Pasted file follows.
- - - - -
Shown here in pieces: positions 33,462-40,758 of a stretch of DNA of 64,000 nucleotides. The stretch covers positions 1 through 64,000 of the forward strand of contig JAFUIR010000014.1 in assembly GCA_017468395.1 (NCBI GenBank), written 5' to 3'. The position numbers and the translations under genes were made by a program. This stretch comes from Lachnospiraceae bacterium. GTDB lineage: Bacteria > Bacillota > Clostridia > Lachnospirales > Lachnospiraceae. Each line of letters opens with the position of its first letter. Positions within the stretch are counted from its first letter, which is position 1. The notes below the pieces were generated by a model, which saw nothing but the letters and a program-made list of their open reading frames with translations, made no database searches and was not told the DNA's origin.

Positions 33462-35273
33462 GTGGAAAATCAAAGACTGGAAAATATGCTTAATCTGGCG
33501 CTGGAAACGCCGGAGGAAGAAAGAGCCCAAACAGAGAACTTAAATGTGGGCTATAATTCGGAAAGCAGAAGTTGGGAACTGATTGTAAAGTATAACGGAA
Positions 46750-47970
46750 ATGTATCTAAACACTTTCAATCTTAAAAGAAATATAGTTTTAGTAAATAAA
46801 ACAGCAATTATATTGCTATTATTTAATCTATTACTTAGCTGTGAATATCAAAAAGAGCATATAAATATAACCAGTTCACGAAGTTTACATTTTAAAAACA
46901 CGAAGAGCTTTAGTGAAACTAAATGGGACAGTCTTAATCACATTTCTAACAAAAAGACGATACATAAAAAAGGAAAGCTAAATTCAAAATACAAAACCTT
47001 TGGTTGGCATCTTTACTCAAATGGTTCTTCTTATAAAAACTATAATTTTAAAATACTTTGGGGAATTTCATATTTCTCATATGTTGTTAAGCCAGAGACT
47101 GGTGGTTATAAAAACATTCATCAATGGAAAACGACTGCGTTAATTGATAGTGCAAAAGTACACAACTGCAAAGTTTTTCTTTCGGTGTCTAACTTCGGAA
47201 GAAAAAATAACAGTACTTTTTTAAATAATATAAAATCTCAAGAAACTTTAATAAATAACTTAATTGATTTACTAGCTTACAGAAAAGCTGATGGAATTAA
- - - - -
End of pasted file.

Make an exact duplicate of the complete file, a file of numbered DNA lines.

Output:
Shown here in pieces: positions 33,462-40,758 of a stretch of DNA of 64,000 nucleotides. The stretch covers positions 1 through 64,000 of the forward strand of contig JAFUIR010000014.1 in assembly GCA_017468395.1 (NCBI GenBank), written 5' to 3'. The position numbers and the translations under genes were made by a program. This stretch comes from Lachnospiraceae bacterium. GTDB lineage: Bacteria > Bacillota > Clostridia > Lachnospirales > Lachnospiraceae. Each line of letters opens with the position of its first letter. Positions within the stretch are counted from its first letter, which is position 1. The notes below the pieces were generated by a model, which saw nothing but the letters and a program-made list of their open reading frames with translations, made no database searches and was not told the DNA's origin.

Positions 33462-35273
33462 GTGGAAAATCAAAGACTGGAAAATATGCTTAATCTGGCG
33501 CTGGAAACGCCGGAGGAAGAAAGAGCCCAAACAGAGAACTTAAATGTGGGCTATAATTCGGAAAGCAGAAGTTGGGAACTGATTGTAAAGTATAACGGAA
Positions 46750-47970
46750 ATGTATCTAAACACTTTCAATCTTAAAAGAAATATAGTTTTAGTAAATAAA
46801 ACAGCAATTATATTGCTATTATTTAATCTATTACTTAGCTGTGAATATCAAAAAGAGCATATAAATATAACCAGTTCACGAAGTTTACATTTTAAAAACA
46901 CGAAGAGCTTTAGTGAAACTAAATGGGACAGTCTTAATCACATTTCTAACAAAAAGACGATACATAAAAAAGGAAAGCTAAATTCAAAATACAAAACCTT
47001 TGGTTGGCATCTTTACTCAAATGGTTCTTCTTATAAAAACTATAATTTTAAAATACTTTGGGGAATTTCATATTTCTCATATGTTGTTAAGCCAGAGACT
47101 GGTGGTTATAAAAACATTCATCAATGGAAAACGACTGCGTTAATTGATAGTGCAAAAGTACACAACTGCAAAGTTTTTCTTTCGGTGTCTAACTTCGGAA
47201 GAAAAAATAACAGTACTTTTTTAAATAATATAAAATCTCAAGAAACTTTAATAAATAACTTAATTGATTTACTAGCTTACAGAAAAGCTGATGGAATTAA